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A circular walk dominated throughout by the giant golf ball that is the radar station at Great Dunn Fell. You will use some good roads, some tracks and the Pennine Way on this walk.
It is worth downloading the Knock Geotrail leaflet from the link I have listed below as it provides more information on the geology of the area than given in my description. Similarly, you could follow the link to the Discover Britain webpage and learn about the Helm Wind which is particular to the Cross Fell area.
Calculated time is computed with the distance, the height difference, and an average speed of 2.2 mph. For an intermediate walker, this time includes small breaks.
Parking is available for three cars at the old Gravel Pit (1) but if people park badly only one car will fit in.
There is some parking further back down the road on the verge but be careful as the ground can be soft so check it out first before pulling in. (This is where the route described below starts from) As this is a circular walk it is also possible to park a couple of cars just before the sheep pens (2) and you can park a couple of cars at the turning into the disused Silver Band mine (10). Alternatively park in Knock and take the longer route in.
(D/A) From the parking, walk up the road passing the house on the left to the disused Gravel Pit.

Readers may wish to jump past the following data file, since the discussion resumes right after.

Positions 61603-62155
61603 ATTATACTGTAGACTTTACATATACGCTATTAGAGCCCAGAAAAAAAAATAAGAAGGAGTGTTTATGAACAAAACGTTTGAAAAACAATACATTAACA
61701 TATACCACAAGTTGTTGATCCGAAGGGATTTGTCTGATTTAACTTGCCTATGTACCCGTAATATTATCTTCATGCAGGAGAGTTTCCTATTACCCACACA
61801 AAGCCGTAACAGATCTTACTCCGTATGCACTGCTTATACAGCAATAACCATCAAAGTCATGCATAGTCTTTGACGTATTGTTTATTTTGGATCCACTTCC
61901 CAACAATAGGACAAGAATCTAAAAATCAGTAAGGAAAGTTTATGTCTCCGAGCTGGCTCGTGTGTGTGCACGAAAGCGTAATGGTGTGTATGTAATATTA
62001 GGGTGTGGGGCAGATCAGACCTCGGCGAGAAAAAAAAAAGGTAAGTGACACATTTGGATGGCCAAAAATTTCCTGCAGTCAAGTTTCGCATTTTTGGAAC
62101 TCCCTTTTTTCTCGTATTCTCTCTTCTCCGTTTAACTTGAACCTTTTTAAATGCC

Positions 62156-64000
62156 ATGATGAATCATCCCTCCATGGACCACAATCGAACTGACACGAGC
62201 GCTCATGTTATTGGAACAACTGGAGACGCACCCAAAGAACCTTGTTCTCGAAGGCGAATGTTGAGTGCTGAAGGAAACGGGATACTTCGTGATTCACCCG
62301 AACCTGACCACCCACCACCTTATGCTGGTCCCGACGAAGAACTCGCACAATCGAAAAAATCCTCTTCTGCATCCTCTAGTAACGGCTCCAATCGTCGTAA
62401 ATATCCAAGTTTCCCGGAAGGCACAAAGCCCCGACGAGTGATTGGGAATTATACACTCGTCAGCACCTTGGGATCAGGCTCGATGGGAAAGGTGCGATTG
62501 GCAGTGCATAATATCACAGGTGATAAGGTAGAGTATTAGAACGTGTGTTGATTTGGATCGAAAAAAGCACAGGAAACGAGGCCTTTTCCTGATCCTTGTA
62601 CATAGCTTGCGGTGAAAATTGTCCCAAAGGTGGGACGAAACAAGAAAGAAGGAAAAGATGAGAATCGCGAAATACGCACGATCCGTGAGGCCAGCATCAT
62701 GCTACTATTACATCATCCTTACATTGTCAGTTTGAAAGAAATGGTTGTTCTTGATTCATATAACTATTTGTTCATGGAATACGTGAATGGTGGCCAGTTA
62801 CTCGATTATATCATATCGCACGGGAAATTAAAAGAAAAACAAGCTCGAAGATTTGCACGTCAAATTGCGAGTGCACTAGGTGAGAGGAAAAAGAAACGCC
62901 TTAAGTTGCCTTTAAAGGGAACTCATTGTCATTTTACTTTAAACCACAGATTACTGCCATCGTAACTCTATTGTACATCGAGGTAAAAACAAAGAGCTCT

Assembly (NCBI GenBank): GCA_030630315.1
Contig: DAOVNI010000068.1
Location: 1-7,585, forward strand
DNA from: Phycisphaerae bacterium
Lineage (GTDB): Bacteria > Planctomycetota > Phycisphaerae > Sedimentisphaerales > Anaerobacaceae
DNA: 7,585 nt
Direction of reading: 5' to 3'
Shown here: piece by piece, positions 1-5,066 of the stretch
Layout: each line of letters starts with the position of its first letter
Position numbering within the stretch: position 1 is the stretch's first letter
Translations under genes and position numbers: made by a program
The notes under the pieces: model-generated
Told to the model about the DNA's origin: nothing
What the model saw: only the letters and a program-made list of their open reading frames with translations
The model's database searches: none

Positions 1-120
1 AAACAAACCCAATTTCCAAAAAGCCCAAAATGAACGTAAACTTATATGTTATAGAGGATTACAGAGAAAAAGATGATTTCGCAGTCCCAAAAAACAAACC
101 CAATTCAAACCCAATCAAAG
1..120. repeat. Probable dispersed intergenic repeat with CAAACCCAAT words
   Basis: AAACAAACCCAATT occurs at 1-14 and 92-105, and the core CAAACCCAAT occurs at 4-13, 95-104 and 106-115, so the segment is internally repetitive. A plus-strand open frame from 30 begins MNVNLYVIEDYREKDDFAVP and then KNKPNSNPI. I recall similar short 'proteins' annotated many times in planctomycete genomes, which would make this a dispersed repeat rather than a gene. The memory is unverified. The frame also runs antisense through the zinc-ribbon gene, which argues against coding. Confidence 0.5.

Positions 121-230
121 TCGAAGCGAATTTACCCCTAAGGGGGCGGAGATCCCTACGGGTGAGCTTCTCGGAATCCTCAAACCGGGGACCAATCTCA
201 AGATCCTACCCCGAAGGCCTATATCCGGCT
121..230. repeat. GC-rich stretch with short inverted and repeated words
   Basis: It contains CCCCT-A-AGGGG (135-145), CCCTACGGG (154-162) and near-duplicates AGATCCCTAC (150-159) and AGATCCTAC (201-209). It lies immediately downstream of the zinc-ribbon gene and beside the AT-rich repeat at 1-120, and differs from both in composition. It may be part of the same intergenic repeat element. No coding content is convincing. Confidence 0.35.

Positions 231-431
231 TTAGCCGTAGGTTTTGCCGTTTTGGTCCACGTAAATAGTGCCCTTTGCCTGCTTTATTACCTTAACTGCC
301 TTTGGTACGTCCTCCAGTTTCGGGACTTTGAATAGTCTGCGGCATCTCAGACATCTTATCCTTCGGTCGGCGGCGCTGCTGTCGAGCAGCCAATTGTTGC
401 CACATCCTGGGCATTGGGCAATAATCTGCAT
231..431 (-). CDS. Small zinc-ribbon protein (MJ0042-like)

(1) From the Gravel Pit, keep heading northeast up the road, there will be fields on either side and eventually you will come to a cattle grid beyond which are sheep pens on the left. Ahead will be an information board and an old lime kiln on the bend in the road.
(2) After the cattle grid, turn right and keep the wall to your right hand side. The path is faint at first as you pass through tussocks of grass and reed but you will pick up a path /quad bike track 3 or 4 meters away from the wall and parallel with it. You will soon come to a wooden stile crossing the wall.
(3) At the stile, keep going along the track and it will dip down to cross Sink Beck. (Melmerby Scar Limestone) Continue, keeping parallel to the wall to pass a second wooden stile.
(4) Do not cross the stile but rather follow the path drifting away from the wall before heading downhill towards a bridge. Before the bridge you will come across a junction with the Pennine Way; stone arrow marker and information sign. Swindale Beck is to your right and you will see outcrops of different rock types as you ascend. These different rocks give the landscape its distinctive stepped shape.
(5) Follow the arrow and ascend along the Pennine Way heading for two distinctive triangular cairns. From these, the gradient eases a little, continue following the Pennine Way looking out for some small but distinctive sinkholes near the path. You will arrive at a stream which flows in front of you.